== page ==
This site is for people who like plants -- growers, enthusiasts, aesthetes, novices and professionals, those who appreciate wild things and those who appreciate the cultivated. I garden in Chelsea, and I've been visiting people's yards for 20+ years in the course of my work. My goal is to make this blog a community project, so if you share my interests, please consider becoming a participant and contributing content -- Guerin. Info: guerinw@gmail.com

Friday, May 6, 2011

Some wide-spreading garden plants

Rare in the wild in Michigan, the beloved Virginia bluebells (Mertensia virginica) spreads readily in the garden. This is only a piece of a massive display along Newport Rd earlier today. It will all disappear underground next month.

Tulipa tarda doesn't merit inclusion in Michigan Flora, so I assume it is well-enough behaved, but it will grab unoccupied spaces in the garden. It might even work under a Norway maple where nothing else will grow. This planting is along Mapleridge off Arborview. 

Best to stay away from this little buttercup know as lesser celandine (Ficaria verna or Ranunculus ficaria). So far it's behaved itself in Michigan, but in other parts of the nation it is considered an invasive pest. Years ago I planted an ugly form called Brazen Hussy. Someone should have stayed my hand.

And let's not forget Scilla. Yesterday was the first time my 10-year-old son expressed disgust at my garden when he passed a large sweep of bent over Scilla leaves. And today I yanked out a couple hundred deeply-embedded bulbs of a fall-flowering Scilla species.  Anyway, what do you think? There's a poll on the right side of this page. So far two people have contributed (one being me). If I don't get a couple more participants soon, I will remove the poll to avoid further embarrassment. (Poll was pulled, or pull was poled, whatever: four responses does not make a proper population statistics-wise).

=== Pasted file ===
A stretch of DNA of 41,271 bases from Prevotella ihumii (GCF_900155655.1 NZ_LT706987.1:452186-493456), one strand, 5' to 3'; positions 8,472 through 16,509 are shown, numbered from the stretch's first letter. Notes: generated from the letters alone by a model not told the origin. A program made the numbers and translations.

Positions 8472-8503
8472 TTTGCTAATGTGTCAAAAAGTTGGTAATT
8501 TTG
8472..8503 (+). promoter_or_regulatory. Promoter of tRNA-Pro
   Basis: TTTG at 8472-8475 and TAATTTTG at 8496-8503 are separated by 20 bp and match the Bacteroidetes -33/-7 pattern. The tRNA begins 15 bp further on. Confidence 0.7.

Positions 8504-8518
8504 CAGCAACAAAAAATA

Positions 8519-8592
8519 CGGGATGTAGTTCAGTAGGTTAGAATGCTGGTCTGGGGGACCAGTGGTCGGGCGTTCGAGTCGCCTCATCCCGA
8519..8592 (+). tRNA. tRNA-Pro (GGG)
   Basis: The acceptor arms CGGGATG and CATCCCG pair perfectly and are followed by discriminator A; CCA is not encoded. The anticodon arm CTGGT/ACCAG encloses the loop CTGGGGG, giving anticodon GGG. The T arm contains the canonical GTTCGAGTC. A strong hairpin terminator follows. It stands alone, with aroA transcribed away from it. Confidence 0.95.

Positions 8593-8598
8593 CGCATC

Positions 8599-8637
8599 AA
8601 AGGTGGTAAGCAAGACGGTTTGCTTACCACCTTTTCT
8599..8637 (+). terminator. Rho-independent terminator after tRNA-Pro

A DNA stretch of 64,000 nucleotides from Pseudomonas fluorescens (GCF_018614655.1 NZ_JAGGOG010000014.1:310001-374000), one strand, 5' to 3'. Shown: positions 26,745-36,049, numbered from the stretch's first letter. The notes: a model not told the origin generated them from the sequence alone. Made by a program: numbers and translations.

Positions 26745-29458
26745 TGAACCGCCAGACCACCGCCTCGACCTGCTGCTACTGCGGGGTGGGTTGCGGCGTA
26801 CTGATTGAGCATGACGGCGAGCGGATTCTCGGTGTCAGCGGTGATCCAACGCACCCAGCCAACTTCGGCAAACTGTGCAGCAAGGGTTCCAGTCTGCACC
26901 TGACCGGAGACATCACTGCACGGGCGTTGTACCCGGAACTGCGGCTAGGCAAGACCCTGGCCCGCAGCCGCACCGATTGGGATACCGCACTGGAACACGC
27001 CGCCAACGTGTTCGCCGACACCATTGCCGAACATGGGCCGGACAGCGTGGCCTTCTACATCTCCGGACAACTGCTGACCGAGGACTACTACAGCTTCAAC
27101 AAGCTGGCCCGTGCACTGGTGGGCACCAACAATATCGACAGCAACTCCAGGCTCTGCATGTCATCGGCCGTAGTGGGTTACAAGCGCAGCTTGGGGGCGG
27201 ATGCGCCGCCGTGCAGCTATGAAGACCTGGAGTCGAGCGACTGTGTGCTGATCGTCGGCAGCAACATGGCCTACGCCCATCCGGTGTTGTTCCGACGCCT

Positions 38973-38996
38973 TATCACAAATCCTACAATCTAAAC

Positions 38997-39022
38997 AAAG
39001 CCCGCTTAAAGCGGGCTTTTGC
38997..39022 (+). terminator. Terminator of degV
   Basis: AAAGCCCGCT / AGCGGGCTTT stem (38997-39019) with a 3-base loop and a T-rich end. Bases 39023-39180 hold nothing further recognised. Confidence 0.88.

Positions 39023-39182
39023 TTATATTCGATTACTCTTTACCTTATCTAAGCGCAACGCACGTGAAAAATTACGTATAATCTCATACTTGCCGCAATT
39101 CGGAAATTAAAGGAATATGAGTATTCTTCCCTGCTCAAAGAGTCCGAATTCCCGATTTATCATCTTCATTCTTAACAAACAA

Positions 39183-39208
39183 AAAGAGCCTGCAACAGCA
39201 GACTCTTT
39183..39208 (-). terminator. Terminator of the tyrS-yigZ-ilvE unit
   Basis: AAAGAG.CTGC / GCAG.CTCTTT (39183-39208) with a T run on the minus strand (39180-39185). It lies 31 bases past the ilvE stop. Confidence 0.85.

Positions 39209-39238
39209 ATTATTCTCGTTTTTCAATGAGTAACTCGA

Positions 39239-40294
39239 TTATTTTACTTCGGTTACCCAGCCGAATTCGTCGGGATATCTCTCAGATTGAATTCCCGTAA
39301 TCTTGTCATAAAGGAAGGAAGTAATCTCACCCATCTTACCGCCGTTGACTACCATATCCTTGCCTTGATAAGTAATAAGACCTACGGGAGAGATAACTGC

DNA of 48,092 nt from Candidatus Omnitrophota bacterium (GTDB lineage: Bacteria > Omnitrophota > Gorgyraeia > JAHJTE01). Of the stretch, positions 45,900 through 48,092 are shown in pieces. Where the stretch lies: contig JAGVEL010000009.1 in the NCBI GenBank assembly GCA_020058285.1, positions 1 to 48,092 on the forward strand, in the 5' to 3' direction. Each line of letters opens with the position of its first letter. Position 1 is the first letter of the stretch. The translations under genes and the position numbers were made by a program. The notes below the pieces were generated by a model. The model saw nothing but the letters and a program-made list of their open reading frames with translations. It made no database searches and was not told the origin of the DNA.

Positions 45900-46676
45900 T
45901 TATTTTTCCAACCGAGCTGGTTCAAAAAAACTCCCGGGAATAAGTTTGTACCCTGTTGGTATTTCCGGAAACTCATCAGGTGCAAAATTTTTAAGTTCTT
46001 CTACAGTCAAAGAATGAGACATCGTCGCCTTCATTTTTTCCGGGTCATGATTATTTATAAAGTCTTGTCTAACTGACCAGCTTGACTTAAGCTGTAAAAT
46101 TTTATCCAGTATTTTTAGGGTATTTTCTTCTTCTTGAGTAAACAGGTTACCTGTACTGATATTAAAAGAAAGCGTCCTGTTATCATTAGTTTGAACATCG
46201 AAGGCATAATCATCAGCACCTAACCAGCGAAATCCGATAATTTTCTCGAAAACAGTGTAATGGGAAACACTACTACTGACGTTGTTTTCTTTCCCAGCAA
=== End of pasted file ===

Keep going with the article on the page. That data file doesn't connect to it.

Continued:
Speaking of plants that spread, this weekend is your last opportunity to go after garlic mustard. It is bolting, fast! If you pull it up any later you'll have to bag it since it will continue to bolt and set seed even though you've ripped it from the earth. Ditto if you opt to spray it with Round-up.

4 comments:

  1. Does it seem like there is more garlic mustard seedlings this year than in other years? I am feeling totally overwhelmed.

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  2. I hope you don't mind a question. A person asked me to identify 2 shrubs in her yard. I didn't recognize them but in researching on the web, they look exactly like Euonymus japonica, but apparently it isn't hardy here. She says her shrubs are evergreen. Any ideas?

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  3. The garlic mustard seedlings have appeared by the billions this year. I pose the question: did it rain g.m. seeds last year? I've heard of it raining frogs and raining fish, why not seeds? The volume of seedlings this year is really remarkable and I have not been able to imagine anything that might account for it. High winds when the seed was ready for dispersal? Euonymus vegetus can assume shrub form. There are lots of cultivars, many with variegated leaves, often with scale, I see it often. And there are many species of euon. that are not commonly planted and that you wouldn't necessarily find via a quick search. And thanks for reading and participating in this blog! I really appreciate it. -G

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  4. I don't care what you say about scilla, I still love it! I can pretend I have water-front property for two weeks of the year when an acre of it creates a magnificent sea of blue in my back yard. It also disappears after a few weeks unlike all the other uncontrollable, invasive plants in my garden such as bishops weed, creeping charlie, lamium, buckthorn, cleavers, grass, etc. Their season is endless and they can't be eradicated no matter how hard I try.
    -carol g

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